Shawn Gourley and Bob Goodson started a company called Quid which would “apply new algorithms, unconventional data sources, and novel visualizations to create a global intelligence platform“. Bob was the first employee of Yelp and and was a student with Sean at Oxford. After leaving Oxford, Sean grabbed a PH.D in Physics which naturally lead him to the “New Wall Street”, where physics reign supreme through their ability to use atoms like neutrinos to execute profitable trading strategies.
TEDx has created an event focused on the New Wall Street with 16 speakers, one of which was Sean who discussed the speed of human strategic thinking and out fundamental limitation regarding our biological hardware. The talk embedded below will cover the current high-frequency ecosystem that is dominated by an algorithmic species that came about through intelligent design and possess free will, as the human creators are no longer fully in control.
We know of algorithms that will evolve and rebuild themselves. They test new strategies and if specific profit metrics are met and the strategy stays within the designated risk boundaries, an algo made last year could be completely unrecognizable today.
Since the flash crash is the central focus of almost all HFT discussions, we at Floating Path advise our readers to familiarize themselves with the raw data as broken down by Nanex:
6 months ago, almost to the day, I highlighted a white paper that used empirical evidence to describe the dynamics of frequenct black swan events with ultra-fast durations (<650 milliseconds for crashes, <950 milliseconds for spikes). In the paper the authors discussed the limitations of human reaction time by using a human chess player’s ability to recognize that he is in checkmate, which turns out to be roughly 500 milliseconds. With that post and the white paper that accompanies (which I strongly suggest you read) it in mind, this video strikes to the core of how today’s markets are “perceiving” price based on differing amounts and quality of information.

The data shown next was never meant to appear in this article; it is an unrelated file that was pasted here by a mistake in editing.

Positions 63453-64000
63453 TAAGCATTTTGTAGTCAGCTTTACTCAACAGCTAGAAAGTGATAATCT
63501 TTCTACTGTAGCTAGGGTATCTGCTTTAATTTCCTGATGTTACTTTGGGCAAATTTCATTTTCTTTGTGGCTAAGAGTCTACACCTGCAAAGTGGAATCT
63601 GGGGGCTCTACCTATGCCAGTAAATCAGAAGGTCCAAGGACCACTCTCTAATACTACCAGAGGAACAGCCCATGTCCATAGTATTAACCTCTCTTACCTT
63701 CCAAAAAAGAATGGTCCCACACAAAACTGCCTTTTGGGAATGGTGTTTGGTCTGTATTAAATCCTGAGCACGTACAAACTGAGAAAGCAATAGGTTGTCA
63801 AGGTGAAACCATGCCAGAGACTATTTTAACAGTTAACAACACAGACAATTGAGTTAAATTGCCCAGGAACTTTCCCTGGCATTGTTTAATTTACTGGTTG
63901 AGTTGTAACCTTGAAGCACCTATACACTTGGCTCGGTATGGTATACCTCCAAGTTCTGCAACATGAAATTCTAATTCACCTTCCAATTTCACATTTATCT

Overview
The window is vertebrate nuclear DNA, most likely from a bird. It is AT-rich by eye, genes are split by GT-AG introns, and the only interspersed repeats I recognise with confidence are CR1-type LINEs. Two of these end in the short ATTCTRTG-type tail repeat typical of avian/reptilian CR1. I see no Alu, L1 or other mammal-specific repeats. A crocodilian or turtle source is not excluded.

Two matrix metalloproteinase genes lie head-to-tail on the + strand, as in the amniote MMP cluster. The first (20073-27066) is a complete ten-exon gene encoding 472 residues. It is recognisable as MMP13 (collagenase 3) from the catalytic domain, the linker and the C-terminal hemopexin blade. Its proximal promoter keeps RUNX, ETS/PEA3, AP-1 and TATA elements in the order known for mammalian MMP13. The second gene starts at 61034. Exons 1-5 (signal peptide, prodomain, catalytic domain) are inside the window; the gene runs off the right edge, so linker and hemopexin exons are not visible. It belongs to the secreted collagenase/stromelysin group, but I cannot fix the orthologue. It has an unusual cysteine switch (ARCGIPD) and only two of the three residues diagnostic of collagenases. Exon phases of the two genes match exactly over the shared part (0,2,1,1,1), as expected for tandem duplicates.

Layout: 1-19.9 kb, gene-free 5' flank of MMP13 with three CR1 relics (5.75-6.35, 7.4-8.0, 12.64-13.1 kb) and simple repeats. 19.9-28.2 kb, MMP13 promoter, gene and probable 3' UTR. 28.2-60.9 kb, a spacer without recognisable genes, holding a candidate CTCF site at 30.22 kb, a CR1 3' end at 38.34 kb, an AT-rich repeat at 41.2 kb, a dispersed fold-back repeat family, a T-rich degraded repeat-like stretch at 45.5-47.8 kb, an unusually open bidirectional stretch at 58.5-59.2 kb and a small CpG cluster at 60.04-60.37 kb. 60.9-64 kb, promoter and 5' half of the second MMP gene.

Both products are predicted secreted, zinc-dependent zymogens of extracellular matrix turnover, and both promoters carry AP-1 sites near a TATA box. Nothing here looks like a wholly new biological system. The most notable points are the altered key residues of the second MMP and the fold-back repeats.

The speaker will use an example where a stock price runs round trip in 4 seconds, a period of time which he notes is required for a human to read a Tweet or a headline. RIMM had a great example of how the price moved before the news even got to the traders platforms.
I agree with Sean when he claims “it is not our world anymore, it’s the world of the machines”.
Truly a fascinating video discussing algo strategies and how the world of nanoseconds really works. Be sure to select HD 720p.
If this topic is of interest to you and you are concerned about how the New Wall Street works I suggest you read Broken Markets by Joe Saluzzi and Sal Arnuk of Themis Trading. They worked at Instinet and have seen how computers have altered the landscape of Wall Street in great detail and with expert precision.